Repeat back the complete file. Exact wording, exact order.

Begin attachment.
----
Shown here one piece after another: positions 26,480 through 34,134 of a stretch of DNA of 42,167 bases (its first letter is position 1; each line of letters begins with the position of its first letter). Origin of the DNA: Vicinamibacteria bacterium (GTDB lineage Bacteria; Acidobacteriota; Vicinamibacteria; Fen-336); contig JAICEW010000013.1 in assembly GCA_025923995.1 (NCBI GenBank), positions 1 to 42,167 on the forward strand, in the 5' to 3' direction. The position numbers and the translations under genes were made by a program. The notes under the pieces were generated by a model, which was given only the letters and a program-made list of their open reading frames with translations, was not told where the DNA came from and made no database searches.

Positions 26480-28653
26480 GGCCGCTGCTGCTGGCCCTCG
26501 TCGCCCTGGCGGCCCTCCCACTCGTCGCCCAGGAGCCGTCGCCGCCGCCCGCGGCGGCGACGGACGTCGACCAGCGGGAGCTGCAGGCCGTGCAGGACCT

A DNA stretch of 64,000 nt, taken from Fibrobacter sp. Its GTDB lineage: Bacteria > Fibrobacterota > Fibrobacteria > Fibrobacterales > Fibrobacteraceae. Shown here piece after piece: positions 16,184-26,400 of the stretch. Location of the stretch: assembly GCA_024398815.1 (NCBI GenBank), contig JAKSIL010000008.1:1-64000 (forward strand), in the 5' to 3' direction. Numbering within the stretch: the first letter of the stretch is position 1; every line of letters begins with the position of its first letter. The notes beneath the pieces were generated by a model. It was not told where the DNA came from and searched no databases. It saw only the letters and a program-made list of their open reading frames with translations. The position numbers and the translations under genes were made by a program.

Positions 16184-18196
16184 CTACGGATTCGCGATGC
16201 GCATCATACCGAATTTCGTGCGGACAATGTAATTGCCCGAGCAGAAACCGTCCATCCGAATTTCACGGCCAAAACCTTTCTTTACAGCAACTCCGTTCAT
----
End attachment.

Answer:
Shown here one piece after another: positions 26,480 through 34,134 of a stretch of DNA of 42,167 bases (its first letter is position 1; each line of letters begins with the position of its first letter). Origin of the DNA: Vicinamibacteria bacterium (GTDB lineage Bacteria; Acidobacteriota; Vicinamibacteria; Fen-336); contig JAICEW010000013.1 in assembly GCA_025923995.1 (NCBI GenBank), positions 1 to 42,167 on the forward strand, in the 5' to 3' direction. The position numbers and the translations under genes were made by a program. The notes under the pieces were generated by a model, which was given only the letters and a program-made list of their open reading frames with translations, was not told where the DNA came from and made no database searches.

Positions 26480-28653
26480 GGCCGCTGCTGCTGGCCCTCG
26501 TCGCCCTGGCGGCCCTCCCACTCGTCGCCCAGGAGCCGTCGCCGCCGCCCGCGGCGGCGACGGACGTCGACCAGCGGGAGCTGCAGGCCGTGCAGGACCT

A DNA stretch of 64,000 nt, taken from Fibrobacter sp. Its GTDB lineage: Bacteria > Fibrobacterota > Fibrobacteria > Fibrobacterales > Fibrobacteraceae. Shown here piece after piece: positions 16,184-26,400 of the stretch. Location of the stretch: assembly GCA_024398815.1 (NCBI GenBank), contig JAKSIL010000008.1:1-64000 (forward strand), in the 5' to 3' direction. Numbering within the stretch: the first letter of the stretch is position 1; every line of letters begins with the position of its first letter. The notes beneath the pieces were generated by a model. It was not told where the DNA came from and searched no databases. It saw only the letters and a program-made list of their open reading frames with translations. The position numbers and the translations under genes were made by a program.

Positions 16184-18196
16184 CTACGGATTCGCGATGC
16201 GCATCATACCGAATTTCGTGCGGACAATGTAATTGCCCGAGCAGAAACCGTCCATCCGAATTTCACGGCCAAAACCTTTCTTTACAGCAACTCCGTTCAT